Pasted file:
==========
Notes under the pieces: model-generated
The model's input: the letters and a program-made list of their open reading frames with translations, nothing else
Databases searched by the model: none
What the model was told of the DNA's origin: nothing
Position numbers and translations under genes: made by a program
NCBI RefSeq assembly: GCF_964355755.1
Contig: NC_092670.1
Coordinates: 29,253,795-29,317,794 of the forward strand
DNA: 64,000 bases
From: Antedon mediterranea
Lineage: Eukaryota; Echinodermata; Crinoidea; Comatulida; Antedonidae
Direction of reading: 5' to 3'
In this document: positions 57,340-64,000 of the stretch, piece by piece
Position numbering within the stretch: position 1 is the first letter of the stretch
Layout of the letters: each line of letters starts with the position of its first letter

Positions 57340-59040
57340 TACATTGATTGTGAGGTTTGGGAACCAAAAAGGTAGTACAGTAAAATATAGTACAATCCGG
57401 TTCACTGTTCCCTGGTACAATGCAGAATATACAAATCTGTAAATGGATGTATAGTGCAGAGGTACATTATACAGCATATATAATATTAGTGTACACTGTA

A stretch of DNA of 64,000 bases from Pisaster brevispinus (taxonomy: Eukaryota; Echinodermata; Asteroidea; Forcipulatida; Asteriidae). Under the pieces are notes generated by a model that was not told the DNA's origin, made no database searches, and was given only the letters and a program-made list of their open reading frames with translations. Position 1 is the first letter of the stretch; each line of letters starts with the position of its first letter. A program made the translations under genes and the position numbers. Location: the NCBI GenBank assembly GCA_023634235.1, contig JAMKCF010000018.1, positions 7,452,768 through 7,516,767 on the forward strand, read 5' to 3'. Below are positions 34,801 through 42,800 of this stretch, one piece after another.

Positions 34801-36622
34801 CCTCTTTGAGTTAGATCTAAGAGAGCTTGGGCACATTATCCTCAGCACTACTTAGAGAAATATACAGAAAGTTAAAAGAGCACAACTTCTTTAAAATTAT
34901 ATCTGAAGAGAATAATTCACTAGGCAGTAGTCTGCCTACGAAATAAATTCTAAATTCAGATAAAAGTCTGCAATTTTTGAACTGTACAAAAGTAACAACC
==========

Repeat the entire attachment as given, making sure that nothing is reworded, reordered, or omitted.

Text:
Notes under the pieces: model-generated
The model's input: the letters and a program-made list of their open reading frames with translations, nothing else
Databases searched by the model: none
What the model was told of the DNA's origin: nothing
Position numbers and translations under genes: made by a program
NCBI RefSeq assembly: GCF_964355755.1
Contig: NC_092670.1
Coordinates: 29,253,795-29,317,794 of the forward strand
DNA: 64,000 bases
From: Antedon mediterranea
Lineage: Eukaryota; Echinodermata; Crinoidea; Comatulida; Antedonidae
Direction of reading: 5' to 3'
In this document: positions 57,340-64,000 of the stretch, piece by piece
Position numbering within the stretch: position 1 is the first letter of the stretch
Layout of the letters: each line of letters starts with the position of its first letter

Positions 57340-59040
57340 TACATTGATTGTGAGGTTTGGGAACCAAAAAGGTAGTACAGTAAAATATAGTACAATCCGG
57401 TTCACTGTTCCCTGGTACAATGCAGAATATACAAATCTGTAAATGGATGTATAGTGCAGAGGTACATTATACAGCATATATAATATTAGTGTACACTGTA

A stretch of DNA of 64,000 bases from Pisaster brevispinus (taxonomy: Eukaryota; Echinodermata; Asteroidea; Forcipulatida; Asteriidae). Under the pieces are notes generated by a model that was not told the DNA's origin, made no database searches, and was given only the letters and a program-made list of their open reading frames with translations. Position 1 is the first letter of the stretch; each line of letters starts with the position of its first letter. A program made the translations under genes and the position numbers. Location: the NCBI GenBank assembly GCA_023634235.1, contig JAMKCF010000018.1, positions 7,452,768 through 7,516,767 on the forward strand, read 5' to 3'. Below are positions 34,801 through 42,800 of this stretch, one piece after another.

Positions 34801-36622
34801 CCTCTTTGAGTTAGATCTAAGAGAGCTTGGGCACATTATCCTCAGCACTACTTAGAGAAATATACAGAAAGTTAAAAGAGCACAACTTCTTTAAAATTAT
34901 ATCTGAAGAGAATAATTCACTAGGCAGTAGTCTGCCTACGAAATAAATTCTAAATTCAGATAAAAGTCTGCAATTTTTGAACTGTACAAAAGTAACAACC